Tuesday, November 5, 2013

Thoughts on Testing

An interesting #vachat led by @philgriffins last night around testing, and what it should look like. Led me to post this. 

photo credit: washingtonpost.com

Let me start by saying that I am not in favor of the current method, or really any method, of high-stakes testing.  Assuming a single snapshot can encapsulate a child's learning, or understanding of content, or their ability to think deeply and critically seems utterly ridiculous to me. Politicians have corrupted the assessment process by tying teacher evaluation, principal and school evaluation scores to these tests. This needs to change if our desire is school improvement and impacting student learning. My opposition to high-stakes testing however, does not mean that I oppose assessment, or accountability.  I actually believe in both, but I think the focus must change and our purpose for testing must change, and the information that we collect and analyze must change.
Educators (and politicians) must move beyond analyzing summative test scores or student achievement in isolation, and consider formative assessments, observations, enrollment data, contact time, demographics, in conjunction with other institutional information in order to make truly informed decisions.  It is also necessary to gather data of specific teacher behaviors that have impacted students. Data about student engagement, desire to learn, and the impact of teacher feedback should be gathered and analyzed. Looking at the interdependence of these allows decision makers to analyze patterns, and ultimately prioritize, problem solve and plan appropriately for action.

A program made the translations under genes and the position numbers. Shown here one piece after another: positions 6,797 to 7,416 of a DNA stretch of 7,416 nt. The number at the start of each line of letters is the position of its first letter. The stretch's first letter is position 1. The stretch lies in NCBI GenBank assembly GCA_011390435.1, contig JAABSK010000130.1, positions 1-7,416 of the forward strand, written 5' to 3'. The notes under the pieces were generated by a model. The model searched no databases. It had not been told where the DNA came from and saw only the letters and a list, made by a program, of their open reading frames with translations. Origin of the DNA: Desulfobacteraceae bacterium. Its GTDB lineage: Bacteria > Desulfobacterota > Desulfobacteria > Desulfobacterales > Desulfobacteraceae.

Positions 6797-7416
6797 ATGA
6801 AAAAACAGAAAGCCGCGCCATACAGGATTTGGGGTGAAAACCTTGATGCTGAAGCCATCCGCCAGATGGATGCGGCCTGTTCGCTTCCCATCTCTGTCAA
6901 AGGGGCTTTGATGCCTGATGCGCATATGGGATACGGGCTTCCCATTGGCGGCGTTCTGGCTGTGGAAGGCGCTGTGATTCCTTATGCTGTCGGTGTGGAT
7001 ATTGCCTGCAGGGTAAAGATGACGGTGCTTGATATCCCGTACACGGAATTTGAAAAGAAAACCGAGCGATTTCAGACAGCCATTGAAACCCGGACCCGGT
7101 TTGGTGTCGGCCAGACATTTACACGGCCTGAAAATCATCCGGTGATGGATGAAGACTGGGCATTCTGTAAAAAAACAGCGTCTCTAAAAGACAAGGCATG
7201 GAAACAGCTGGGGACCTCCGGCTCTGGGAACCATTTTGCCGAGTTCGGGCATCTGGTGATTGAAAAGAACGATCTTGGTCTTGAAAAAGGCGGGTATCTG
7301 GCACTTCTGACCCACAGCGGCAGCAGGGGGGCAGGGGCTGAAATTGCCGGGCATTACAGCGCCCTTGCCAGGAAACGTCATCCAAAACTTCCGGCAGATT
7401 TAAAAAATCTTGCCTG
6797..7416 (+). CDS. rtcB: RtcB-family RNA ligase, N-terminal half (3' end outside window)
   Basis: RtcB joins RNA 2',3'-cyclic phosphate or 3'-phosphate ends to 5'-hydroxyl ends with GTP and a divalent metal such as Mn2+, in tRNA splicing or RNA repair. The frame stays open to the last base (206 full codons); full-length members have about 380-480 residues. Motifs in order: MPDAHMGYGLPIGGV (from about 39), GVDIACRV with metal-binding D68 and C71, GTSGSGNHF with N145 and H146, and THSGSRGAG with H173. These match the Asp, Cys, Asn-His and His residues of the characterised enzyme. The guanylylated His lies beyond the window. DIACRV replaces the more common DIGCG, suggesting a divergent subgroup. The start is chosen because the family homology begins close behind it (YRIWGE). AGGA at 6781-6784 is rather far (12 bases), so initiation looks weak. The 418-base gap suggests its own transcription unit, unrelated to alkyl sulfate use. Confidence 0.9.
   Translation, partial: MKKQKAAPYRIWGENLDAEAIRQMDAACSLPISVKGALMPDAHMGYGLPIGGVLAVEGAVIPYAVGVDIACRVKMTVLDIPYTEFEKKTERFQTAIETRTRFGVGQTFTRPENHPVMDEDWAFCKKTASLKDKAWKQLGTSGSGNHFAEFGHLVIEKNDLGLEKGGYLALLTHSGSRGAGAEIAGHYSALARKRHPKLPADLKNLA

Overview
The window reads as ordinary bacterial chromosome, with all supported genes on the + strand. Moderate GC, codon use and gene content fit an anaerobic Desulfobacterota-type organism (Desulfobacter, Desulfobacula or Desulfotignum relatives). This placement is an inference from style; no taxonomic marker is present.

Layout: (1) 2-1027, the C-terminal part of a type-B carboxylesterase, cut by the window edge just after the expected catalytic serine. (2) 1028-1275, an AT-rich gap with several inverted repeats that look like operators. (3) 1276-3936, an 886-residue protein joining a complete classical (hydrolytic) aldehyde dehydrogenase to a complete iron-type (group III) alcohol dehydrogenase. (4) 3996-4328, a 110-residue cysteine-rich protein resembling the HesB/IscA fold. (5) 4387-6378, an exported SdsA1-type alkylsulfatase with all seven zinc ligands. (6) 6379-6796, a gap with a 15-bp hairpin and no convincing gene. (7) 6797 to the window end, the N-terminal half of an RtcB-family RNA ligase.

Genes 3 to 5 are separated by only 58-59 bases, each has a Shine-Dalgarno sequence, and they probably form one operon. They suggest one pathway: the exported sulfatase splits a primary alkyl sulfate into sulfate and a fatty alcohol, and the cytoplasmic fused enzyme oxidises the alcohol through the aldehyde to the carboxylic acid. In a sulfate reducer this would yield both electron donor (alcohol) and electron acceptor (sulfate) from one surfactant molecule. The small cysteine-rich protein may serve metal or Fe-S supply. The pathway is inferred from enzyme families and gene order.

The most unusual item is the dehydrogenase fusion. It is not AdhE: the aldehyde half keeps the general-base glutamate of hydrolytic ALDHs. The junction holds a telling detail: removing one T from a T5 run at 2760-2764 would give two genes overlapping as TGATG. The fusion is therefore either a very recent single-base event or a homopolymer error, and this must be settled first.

We need to be purposeful and attentive in examining all aspects that are likely to contribute to student success.  We must examine our impact on student learning and make our decisions based on the wide range of evidence available to us. We must promote instructional strategies, and share the practices that are yielding the best results. Data driven decision-making is an important aspect of continuous school improvement.  Data provides educators with an overview of strengths and weaknesses in targeted areas. It is necessary therefore, that districts develop a culture of collaboration in which student information is considered essential to improving student achievement and supporting the whole child.  Our focus must always be that children are healthy in mind and body, supported, engaged and challenged.

Final thoughts...Part of the drive for high-stakes testing was supposedly our performance on testing compared to other countries. Do these international rankings really matter? Is this an artificial concern? What is our measure of success as a nation? What should be our measure of a child's success?